Cisco's 3 Layered Model


Cisco's 3 Layered Model

Over years of building network equipment, Cisco Systems has developed a three-layered model. Starting with the basics, the Cisco network is traditionally defined as a three-tier hierarchical model comprising the core, distribution, and access layers. Cisco both developed their system according to this model and recommend their end-users to follow the same philosophy. Cisco's three-layered model is a widely used network model, besides the OSI Layered Model and TCP/IP Layered Model[5]. Cisco also highlighted the importance of the Cisco three-layered model in its famous CCNA certifications.

Contents

History

The Cisco three-layered model originates from the enterprise campus network [1] which has evolved over the last 20 years.

Early LAN-based computer networks were made of a small number of simply connected servers, PCs and printers. The first generation of campus networks came into form by interconnecting these LANs. Problems in one area of the network frequently impacted the entire network and a failure in one part of the campus often affected the entire campus network.

To address the above problems, Cisco borrowed the structured programming design principle from software engineering. Based on two complementary principles: hierarchy and modularity, large complex Cisco systems must be built using a set of modularized components that can be assembled in a hierarchical and structured manner. The hierarchy is Cisco's three-layered Model.

Description of Cisco layers

Core layer

The core layer is literally the internet backbone, the simplest yet most critical layer. The primary purpose of the core is to provide fault isolation and backbone connectivity; in other words, the core must be highly reliable and switch traffic as fast as possible. Therefore, on one hand, the core must provide the appropriate level of redundancy to allow fault tolerance in case of hardware or software failure or upgrade; on the other hand, the high-end switches and high-speed cables are implemented to achieve High data transfer rate and Low latency period.

The core means to be simple and provides a very limited set of services. Architects and engineers shouldn't implement complex policy services or attach user/server connections directly at this layer.

Examples of core layer Cisco equipment include [2]:

  • Cisco switches such as 7000, 7200, 7500, and 12000 (for WAN use)
  • Catalyst switches such as 6000, 5000, and 4000 (for LAN use)
  • T-1 and E-1 lines, Frame relay connections, ATM networks, Switched Multimegabit Data Service (SMDS)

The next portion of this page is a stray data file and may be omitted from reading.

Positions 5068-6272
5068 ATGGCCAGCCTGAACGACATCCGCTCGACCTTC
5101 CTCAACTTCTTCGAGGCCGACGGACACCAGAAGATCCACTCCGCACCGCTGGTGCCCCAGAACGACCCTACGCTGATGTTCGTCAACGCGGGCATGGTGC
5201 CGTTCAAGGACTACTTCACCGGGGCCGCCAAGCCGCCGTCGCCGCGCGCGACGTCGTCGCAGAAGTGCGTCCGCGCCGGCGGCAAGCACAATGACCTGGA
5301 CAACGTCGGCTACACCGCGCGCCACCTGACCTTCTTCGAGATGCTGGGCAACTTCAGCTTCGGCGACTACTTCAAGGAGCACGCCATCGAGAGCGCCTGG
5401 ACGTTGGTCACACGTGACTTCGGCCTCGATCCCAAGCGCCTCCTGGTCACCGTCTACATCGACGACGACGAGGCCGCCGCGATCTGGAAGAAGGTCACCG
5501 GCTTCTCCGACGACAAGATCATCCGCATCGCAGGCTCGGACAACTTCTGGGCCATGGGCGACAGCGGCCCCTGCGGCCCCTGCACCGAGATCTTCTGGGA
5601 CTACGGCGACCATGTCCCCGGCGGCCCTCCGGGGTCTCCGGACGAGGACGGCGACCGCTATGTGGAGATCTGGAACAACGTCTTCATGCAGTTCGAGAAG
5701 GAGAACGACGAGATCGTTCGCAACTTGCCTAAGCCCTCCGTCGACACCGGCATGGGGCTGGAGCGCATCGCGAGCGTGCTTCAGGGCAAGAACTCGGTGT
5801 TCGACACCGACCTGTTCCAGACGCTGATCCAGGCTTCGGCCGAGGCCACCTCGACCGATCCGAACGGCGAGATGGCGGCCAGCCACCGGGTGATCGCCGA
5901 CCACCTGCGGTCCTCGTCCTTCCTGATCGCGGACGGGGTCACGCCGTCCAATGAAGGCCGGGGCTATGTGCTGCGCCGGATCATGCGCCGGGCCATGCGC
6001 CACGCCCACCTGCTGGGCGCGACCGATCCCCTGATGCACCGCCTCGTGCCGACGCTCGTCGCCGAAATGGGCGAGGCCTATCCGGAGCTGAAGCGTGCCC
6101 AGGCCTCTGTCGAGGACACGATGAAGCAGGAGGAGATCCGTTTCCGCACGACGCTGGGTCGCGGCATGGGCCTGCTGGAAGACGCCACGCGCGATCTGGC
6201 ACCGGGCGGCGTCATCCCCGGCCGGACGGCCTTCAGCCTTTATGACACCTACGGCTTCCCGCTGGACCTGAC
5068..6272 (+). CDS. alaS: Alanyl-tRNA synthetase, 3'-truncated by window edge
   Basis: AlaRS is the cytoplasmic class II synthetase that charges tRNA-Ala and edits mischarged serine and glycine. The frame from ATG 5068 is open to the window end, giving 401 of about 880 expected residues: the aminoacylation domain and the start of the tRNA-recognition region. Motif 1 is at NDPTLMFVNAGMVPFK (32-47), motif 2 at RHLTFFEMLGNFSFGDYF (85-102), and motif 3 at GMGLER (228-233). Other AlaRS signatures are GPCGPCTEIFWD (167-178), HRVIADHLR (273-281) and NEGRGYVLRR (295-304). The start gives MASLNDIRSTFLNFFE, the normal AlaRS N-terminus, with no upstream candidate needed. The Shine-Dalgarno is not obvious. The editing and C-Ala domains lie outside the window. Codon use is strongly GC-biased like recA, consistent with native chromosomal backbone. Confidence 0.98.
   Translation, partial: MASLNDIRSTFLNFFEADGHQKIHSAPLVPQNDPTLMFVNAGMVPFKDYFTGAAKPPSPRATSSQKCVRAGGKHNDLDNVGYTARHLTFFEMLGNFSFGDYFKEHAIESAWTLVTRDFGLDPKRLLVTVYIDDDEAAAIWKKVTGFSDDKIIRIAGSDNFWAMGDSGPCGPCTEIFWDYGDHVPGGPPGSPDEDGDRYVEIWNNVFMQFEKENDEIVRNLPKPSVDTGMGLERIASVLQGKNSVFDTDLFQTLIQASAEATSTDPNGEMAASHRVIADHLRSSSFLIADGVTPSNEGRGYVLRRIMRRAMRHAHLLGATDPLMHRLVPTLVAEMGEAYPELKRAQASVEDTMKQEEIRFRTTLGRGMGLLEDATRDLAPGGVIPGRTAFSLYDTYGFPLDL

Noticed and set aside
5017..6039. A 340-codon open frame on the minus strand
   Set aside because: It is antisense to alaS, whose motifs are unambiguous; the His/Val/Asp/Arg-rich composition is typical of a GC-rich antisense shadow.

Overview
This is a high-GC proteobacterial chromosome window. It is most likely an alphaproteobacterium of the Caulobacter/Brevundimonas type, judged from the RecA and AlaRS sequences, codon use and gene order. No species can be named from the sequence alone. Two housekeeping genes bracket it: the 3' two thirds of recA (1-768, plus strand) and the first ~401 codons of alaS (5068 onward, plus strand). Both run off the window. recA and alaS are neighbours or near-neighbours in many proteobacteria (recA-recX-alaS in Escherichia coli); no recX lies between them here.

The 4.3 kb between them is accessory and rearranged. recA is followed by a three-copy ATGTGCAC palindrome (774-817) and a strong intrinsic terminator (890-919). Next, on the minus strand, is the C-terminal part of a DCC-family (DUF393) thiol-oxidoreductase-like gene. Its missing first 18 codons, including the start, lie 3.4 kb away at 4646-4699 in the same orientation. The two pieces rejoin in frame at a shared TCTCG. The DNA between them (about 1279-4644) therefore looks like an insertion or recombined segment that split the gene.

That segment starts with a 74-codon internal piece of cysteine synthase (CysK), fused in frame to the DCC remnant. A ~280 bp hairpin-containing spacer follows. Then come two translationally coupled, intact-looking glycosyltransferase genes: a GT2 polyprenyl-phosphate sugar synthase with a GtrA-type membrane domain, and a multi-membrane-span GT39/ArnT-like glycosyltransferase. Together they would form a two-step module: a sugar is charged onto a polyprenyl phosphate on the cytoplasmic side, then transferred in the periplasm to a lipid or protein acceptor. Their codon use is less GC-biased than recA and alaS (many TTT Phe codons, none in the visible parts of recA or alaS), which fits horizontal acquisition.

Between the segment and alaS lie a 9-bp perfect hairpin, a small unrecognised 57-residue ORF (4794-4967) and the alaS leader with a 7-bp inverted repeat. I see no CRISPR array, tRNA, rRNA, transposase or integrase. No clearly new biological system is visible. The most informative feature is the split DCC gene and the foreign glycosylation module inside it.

Distribution layer

The distribution layer acts as an interface between the access layer and the core layer. The primary function of the distribution layer is to provide routing, filtering, and WAN access and to determine how packets can access the core, if needed [3].

While core layer and access layer are special purpose layers[4], the distribution layer on the other hand serves multiple purposes. It is an aggregation point for all of the access layer switches and also participates in the core routing design. This layer includes LAN-based routers and OSI layer 3 switches. It ensures that packets are properly routed between subnets and VLANs.

Access layer

The access layer is sometimes referred to as the desktop layer. The network resources the workgroup and users needed will be available locally.

The access layer is the edge of the entire network, where a wide variety of types of consumer devices such as PCs, printers, cameras attach to the wired portion of the network, various services are provided, and dynamic configuration mechanisms implemented. As a result, the access layer is most feature-rich layer of the Cisco three-layered model.

The following table lists examples of the types of services and capabilities that need to be defined and supported in the access layer of the network.

Examples of Types of Service and Capabilities[1]
Service Requirements Service Features
Discovery and Configuration Services 802.1AF, CDP, LLDP, LLDP-MED
Security Services IBNS (802.1X), (CISF): port security, DHCP snooping, DAI, IPSG
Network Identity and Access 802.1X, MAB, Web-Auth
802.1X, MAB, Web-Auth QoS marking, policing, queuing, deep packet inspection NBAR, etc.
Intelligent Network Control Services PVST+, Rapid PVST+, EIGRP, OSPF, DTP, PAgP/LACP, UDLD, FlexLink, Portfast, UplinkFast, BackboneFast, LoopGuard, BPDUGuard, Port Security, RootGuard
Physical Infrastructure Services Power over Ethernet

References

[1] [2] [3] [4] [5]

  1. ^ Cisco : Enterprise Campus 3.0 Architecture: Overview and Framework
  2. ^ The Cisco Three-Layered Hierarchical Model
  3. ^ Cisco Three Layer Hierarchical Model vs OSI
  4. ^ OSI & TCP-IP Tutorial
  5. ^ OSI Model v.s. TCP/IP Model v.s. Cisco 3 Layer Model

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